“Stories make us more alive, more human, more courageous, more loving.”
— Madeleine L’Engle
I’ve been thinking a lot about the power of story lately. This past weekend my husband and I attended a theological conference on the writings of C.S. Lewis, entitled “Longing for a More Beautiful Story.” C.S. Lewis scholars from the University of Oxford, Wheaton College, and Boston College spoke on different aspects of Lewis’ faith and writing. I’m an unabashed C.S. Lewis nerd, so this conference was a dream. I bought too many books, drank too much coffee, and came home with a happy heart.
Good stories speak to the heart and point us toward truth. They have a particular ability to draw us into an experience. They don’t just impart information. They create reality. Everyone has a story, and no two stories are alike. Your story, indeed your life, is like a beautiful, fragile snowflake. It is completely unique. No other has ever been or will ever be quite like it.
Think of your favorite story. Why do you love it? When you think about it, what emotions rise to the surface? Maybe it evokes a sense of comfort or wonder. Perhaps it makes you feel less alone. Maybe it gives you hope. This is the power of story.
Growing up, my favorite story was Madeleine L’Engle’s A Wrinkle in Time. It captured my imagination and made me believe there is more to reality than we can see. I understand now that it instilled in me a sense of what C.S. Lewis called “longing”— a desire to know the source of wonder and beauty.
Jesus used story to express deep truths and help us understand the nature of his kingdom. One can’t draw a map or provide a blueprint of something spiritual and infinite. But one can paint a picture with words. The kingdom of heaven is like treasure hidden in a field…(Matthew 13:44) The kingdom of God is like a man scattering seed on the ground…(Mark 4:26)
Jesus continually speaks in similes and parables not merely because he is trying to impart information but because he is aiming for the heart. Take a look at the Parable of the Sower in Matthew 13. Right in the middle of the parable, we find this interesting exchange between Jesus and his disciples:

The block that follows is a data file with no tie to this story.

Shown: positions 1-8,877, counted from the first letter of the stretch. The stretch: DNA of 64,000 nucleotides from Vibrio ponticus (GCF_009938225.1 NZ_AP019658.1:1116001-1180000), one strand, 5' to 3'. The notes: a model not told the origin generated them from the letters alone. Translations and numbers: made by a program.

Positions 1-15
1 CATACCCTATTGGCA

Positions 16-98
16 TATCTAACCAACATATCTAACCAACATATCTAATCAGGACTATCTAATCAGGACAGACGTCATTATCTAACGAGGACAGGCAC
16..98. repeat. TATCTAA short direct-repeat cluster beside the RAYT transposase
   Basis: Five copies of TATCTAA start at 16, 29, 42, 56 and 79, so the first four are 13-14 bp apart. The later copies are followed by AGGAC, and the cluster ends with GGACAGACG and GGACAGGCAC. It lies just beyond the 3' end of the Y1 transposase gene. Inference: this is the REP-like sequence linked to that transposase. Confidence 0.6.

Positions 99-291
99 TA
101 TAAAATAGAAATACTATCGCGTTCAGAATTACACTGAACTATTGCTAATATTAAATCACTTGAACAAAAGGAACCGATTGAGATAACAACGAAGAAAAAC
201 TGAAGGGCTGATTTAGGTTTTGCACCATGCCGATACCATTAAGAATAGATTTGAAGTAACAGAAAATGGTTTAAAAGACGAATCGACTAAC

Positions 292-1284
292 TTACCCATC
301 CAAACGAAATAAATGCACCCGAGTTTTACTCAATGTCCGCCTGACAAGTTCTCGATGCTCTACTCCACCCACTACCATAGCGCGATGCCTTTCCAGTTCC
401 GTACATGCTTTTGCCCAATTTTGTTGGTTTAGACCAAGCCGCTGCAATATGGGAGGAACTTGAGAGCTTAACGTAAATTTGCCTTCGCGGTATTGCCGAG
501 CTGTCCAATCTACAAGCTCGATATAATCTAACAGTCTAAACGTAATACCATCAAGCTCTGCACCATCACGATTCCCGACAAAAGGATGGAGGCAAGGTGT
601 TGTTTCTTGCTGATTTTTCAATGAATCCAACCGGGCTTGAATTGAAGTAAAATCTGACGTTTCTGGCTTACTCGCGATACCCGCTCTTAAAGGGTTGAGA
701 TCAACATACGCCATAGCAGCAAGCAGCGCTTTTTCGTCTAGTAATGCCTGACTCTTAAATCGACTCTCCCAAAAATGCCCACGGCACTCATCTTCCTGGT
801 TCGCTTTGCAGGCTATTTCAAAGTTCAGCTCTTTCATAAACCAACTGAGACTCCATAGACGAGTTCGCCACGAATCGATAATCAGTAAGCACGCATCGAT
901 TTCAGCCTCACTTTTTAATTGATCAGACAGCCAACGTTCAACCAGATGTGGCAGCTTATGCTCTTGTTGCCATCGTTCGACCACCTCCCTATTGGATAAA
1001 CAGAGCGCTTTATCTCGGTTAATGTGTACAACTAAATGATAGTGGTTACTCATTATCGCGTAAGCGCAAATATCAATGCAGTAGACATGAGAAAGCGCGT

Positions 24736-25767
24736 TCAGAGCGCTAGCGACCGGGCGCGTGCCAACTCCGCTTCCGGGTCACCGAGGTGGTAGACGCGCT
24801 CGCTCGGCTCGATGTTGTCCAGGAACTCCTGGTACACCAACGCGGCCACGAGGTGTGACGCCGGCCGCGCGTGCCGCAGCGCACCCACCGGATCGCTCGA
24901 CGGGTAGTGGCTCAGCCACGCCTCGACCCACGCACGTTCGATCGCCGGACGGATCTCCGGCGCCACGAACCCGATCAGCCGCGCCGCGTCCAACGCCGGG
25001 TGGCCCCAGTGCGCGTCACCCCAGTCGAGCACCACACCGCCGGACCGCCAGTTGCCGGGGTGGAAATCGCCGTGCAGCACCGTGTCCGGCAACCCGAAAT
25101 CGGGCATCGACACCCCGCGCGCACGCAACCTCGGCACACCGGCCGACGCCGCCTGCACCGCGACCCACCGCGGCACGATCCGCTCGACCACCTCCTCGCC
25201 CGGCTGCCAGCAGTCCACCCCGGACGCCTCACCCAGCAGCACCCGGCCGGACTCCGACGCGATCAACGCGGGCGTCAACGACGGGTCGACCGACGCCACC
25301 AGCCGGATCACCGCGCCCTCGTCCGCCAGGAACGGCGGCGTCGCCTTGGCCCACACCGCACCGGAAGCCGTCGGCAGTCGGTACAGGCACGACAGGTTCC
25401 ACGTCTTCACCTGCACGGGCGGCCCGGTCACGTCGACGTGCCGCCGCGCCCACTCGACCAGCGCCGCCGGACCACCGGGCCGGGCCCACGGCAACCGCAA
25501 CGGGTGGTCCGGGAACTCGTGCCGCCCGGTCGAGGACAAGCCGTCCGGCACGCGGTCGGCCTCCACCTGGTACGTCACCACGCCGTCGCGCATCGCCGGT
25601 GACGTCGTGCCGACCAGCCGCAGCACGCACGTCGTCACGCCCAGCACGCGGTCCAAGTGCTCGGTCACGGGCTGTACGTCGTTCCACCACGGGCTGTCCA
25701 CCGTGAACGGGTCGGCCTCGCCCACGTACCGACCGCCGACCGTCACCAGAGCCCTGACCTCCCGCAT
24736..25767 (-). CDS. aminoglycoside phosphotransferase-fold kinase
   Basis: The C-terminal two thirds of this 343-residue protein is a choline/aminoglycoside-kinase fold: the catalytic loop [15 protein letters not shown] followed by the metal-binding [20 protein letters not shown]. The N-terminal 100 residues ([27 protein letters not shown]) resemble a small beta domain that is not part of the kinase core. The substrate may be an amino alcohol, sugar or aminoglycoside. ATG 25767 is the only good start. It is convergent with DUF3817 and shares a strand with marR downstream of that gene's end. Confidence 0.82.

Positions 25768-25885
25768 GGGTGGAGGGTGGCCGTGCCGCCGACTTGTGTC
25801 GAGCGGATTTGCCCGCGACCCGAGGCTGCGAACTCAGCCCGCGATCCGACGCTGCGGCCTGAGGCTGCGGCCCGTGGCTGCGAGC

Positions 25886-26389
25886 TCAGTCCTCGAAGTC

The disciples came to him and asked, “Why do you speak to the people in parables?”
He replied, “Because the knowledge of the secrets of the kingdom of heaven has been given to you, but not to them. Whoever has will be given more, and they will have an abundance. Whoever does not have, even what they have will be taken from them. This is why I speak to them in parables:
“Though seeing, they do not see;
though hearing, they do not hear or understand.
In them is fulfilled the prophecy of Isaiah:
“‘You will be ever hearing but never understanding;
you will be ever seeing but never perceiving.
For this people’s heart has become calloused;
they hardly hear with their ears,
and they have closed their eyes.
Otherwise they might see with their eyes,
hear with their ears,
understand with their hearts
and turn, and I would heal them.’
You see, perceiving God’s kingdom is not a matter of intellect. The things of God often defy human reason and can only truly be understood by the heart. This is something the Pharisees could not understand because they had allowed their hearts to become hard. Thus, Jesus speaks to hearts that are open, soft enough to receive. Our stories can do the same.
I am reminded of a wonderful quote from Antoine de Saint-Exupery’s The Little Prince. “It is only with the heart that one can see rightly; what is essential is invisible to the eyes.” I am certain I did not understand the profound truth of this quote when I first encountered it in high school. At the time I thought only of romantic love, hoping that one day someone would look beyond my perceived physical and social shortcomings and see the “real” me. But as an adult with a few decades in the review mirror, I can begin to understand the different dimensions of this statement. Our hearts matter in ways we often forget; our hearts are God’s primary focus.
Every human life has a story, and we are not the sole author of our story, although we certainly have the choice to write parts of our narrative. If we try to write those parts alone, we risk feeling disconnected from the true Author. It’s also important to remember that the Author doesn’t just write the story and leave. He inserts himself in our stories—and what joy he brings!
How has God inserted himself in your story? How can you share that story with others to encourage and inspire them? Allowing ourselves to share our stories with vulnerability and authenticity promotes heart connection, allowing God’s love to flow. What we share from the heart can be received by the heart.
C.S. Lewis was masterful in what and how he shared. Although intellectually robust, the heart is never absent from his theological writing. And his fictional writings, in some ways not unlike Jesus’ parables, seem to transcend human reason without being disconnected from it. Through the use of imagination, Lewis opens our hearts to longing and wonder, which is precisely the place where God enters.
My husband and I, along with our dear friend Janie, just recorded a new episode of our What If We Loved? podcast. It is a further conversation about story and what it means to each of us. It was also a great opportunity to read a little from my favorite Narnia book. Any guesses? I hope you’ll tune in.
Whether you are a fan of memoir, science fiction, history, Jane Austen, or Dr. Seuss, consider the role stories have played in your journey. How has God touched your heart through story? What might God have placed on your heart that needs to be written on the heart of another? How might your story point people to what is beautiful and true? Don’t hold it back. It is a treasure to be shared.